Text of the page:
SimonT likes this.
  5. JimG

    JimG Western Thunderer

    Didn't it have a valve lifter? I didn't know that my newly acquired Jampot had a valve lifter until I was having a fight starting her at traffic lights in Glasgow, with kick backs and bruised shins, etc. Another motor cyclist stopped and told me about the valve lifter. He showed me how to use it and from then on, starting was a breeze - just over TDC using the lifter then just push down, no need to kick. Stared every time and she had quite a high compression ratio with the compression plate taken out.

  6. Allen M

    Allen M Western Thunderer

    Hi all
    This account about starting a big single reminded me of some I saw 30 or likely to be 40 years ago. The learner law had changed restricting the engine size (250cc?) unless permanently fitted with a sidecar. While out once I saw the sight. A lad in his late teens had said big single while all his mates had small bikes, mostly electric start. He was showing them how to start it, something like use the valve lifter, find TDC, then a good swing and it started. I don't think any of the about 1/2 dozen lads managed. I briefly thought of making an offer but it was such good entertainment watching from over the road that I didn't. I still wonder what they would have thought of some old bloke, I must have been in my 40s by then, joining them? And could I have started it?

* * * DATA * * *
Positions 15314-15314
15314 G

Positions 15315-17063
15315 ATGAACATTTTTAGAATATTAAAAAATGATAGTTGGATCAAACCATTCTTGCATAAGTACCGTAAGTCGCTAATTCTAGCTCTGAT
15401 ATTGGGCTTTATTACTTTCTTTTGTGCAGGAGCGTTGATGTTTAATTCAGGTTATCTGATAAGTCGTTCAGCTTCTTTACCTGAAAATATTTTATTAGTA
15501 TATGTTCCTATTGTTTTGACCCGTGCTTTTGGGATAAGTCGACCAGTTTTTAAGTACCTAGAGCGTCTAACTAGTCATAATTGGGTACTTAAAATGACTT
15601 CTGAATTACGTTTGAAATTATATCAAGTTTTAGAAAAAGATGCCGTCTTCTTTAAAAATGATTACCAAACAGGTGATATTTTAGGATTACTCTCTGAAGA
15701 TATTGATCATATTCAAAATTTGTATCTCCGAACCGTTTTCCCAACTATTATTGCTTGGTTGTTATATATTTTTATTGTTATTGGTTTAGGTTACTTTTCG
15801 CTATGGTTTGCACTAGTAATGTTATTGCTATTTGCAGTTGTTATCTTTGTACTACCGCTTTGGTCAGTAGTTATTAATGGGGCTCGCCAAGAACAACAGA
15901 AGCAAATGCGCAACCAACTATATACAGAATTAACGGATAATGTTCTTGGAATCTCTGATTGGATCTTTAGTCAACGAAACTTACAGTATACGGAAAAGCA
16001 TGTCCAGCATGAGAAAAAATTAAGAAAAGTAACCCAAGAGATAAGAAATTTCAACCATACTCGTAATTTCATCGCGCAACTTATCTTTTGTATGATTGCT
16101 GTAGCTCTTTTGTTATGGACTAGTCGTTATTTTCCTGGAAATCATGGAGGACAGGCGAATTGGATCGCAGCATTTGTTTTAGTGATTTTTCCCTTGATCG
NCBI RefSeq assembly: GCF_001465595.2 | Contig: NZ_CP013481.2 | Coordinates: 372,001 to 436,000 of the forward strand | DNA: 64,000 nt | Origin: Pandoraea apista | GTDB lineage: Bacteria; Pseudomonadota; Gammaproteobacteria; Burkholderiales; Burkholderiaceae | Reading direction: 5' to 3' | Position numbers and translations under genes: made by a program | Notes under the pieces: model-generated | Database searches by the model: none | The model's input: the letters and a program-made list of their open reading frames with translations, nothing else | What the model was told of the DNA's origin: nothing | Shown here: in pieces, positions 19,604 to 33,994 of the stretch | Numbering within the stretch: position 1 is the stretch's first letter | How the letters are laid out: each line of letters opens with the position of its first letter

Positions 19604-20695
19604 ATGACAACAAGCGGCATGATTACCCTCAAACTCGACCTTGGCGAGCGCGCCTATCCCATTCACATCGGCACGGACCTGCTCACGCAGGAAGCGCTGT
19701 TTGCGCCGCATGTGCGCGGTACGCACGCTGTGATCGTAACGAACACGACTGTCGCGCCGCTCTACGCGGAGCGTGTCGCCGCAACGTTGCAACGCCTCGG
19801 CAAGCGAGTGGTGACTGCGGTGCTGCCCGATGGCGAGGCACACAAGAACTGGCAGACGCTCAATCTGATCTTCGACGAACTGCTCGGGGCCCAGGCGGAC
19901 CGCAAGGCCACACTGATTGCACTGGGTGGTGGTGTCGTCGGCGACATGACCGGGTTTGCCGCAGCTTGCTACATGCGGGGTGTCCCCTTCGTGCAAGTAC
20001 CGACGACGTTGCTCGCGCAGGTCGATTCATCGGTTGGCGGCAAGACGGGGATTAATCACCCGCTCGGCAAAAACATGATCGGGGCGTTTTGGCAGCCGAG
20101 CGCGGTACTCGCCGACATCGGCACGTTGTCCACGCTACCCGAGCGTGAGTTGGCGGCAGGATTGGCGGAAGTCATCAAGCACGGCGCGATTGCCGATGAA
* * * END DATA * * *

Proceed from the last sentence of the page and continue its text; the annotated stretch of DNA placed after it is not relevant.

Being attached to the sidecar made it easier as the bike would not fall over.
    Having had a range of bikes from 50cc to 650cc, some with sidecar I now only have a 125cc maxi scooter. Having had my licence since 1960 and only road it once in the last year I will be sold as soon the lock-down is eased.
    Allen Morgan
  7. eastsidepilot

    eastsidepilot Western Thunderer